|Dusky Gerygone Gerygone tenebrosa||resident||1998-2008||common||-||A2||Least Concern|
|2008||low||not assessed||not assessed|
|Good - based on reliable and complete / representative data|
|Biological resource use||fishing & harvesting aquatic resources - unintentional effects: large scale||happening now||some of area/population (10-49%)||no or imperceptible deterioration||low|
|Energy production and mining||oil and gas drilling||likely in long term (beyond 4 years)||small area/few individuals (<10%)||no or imperceptible deterioration||low|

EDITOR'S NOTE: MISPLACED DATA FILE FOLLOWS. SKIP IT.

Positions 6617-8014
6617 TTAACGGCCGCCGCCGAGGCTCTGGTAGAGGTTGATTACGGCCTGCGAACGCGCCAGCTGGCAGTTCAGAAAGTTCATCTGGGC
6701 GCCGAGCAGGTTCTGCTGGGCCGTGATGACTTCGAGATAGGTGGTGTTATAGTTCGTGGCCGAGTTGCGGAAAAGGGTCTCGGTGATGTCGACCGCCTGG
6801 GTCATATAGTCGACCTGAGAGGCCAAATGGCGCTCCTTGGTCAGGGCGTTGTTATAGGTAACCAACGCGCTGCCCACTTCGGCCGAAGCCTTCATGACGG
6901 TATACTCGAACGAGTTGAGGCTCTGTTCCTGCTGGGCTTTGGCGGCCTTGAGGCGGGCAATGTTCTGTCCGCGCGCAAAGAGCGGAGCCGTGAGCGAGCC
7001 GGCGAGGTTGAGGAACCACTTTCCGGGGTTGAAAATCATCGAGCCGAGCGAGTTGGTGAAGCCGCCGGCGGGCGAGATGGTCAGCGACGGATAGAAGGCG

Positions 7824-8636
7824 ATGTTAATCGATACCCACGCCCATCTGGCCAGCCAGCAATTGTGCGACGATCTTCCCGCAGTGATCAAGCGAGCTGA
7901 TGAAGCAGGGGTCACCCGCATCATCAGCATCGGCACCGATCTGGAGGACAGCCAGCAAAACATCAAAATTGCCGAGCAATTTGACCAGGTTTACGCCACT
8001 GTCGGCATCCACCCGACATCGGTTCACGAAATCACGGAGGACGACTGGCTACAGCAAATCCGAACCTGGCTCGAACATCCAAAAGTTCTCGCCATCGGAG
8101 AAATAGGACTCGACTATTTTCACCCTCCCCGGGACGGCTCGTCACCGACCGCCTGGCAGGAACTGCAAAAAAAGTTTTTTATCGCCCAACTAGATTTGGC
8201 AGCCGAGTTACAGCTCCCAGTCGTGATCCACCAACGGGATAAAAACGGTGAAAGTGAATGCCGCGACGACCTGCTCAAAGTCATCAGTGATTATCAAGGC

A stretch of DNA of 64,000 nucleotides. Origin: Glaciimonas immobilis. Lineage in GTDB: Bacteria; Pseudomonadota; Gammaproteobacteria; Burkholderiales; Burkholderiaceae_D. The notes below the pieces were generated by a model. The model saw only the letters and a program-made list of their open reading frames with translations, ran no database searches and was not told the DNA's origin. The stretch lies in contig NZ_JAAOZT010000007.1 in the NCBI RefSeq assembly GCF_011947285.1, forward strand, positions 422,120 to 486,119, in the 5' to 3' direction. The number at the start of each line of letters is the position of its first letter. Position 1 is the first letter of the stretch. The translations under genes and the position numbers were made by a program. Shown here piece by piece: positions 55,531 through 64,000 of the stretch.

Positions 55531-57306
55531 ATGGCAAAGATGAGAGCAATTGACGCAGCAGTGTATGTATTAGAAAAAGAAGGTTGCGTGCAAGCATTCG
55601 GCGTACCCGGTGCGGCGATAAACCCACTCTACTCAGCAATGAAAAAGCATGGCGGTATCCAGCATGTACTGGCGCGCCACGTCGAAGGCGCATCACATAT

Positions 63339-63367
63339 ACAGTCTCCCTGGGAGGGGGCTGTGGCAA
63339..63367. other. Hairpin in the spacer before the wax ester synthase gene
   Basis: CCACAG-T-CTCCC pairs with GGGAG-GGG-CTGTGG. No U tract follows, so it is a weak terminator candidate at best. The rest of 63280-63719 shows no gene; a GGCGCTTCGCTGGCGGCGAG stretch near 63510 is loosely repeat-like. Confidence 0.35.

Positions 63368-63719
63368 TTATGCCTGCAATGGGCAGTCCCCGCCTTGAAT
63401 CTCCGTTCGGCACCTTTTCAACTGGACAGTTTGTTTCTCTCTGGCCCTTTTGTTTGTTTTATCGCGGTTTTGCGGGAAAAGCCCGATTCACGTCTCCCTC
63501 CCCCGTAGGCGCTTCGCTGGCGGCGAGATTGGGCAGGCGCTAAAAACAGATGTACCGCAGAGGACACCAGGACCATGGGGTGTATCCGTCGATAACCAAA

|Human intrusions and disturbance||recreational activities||happening now||some of area/population (10-49%)||no or imperceptible deterioration||low|
|Transportation and service corridors||shipping lanes||happening now||some of area/population (10-49%)||no or imperceptible deterioration||low|
|IUCN habitat||Habitat detail||Extent (% of site)|
|Coastline||Intertidal mud, sand & salt flats||100%|
Land ownership Crown Land with four adjoining pastoral leases (Mandora, Anna Plains, Wallal, Pardoo).
|Land-use||Extent (% of site)|
|Notes: Seasonal commercial fishing; pearling grounds.|
Access/Land-Owner requests Permission for access needs to be acquired from stations.
Acknowledgements The owners of Anna Plains Station have supported the Australasian Wader Studies Group and Broome Bird Observatory to undertake bird research at the site.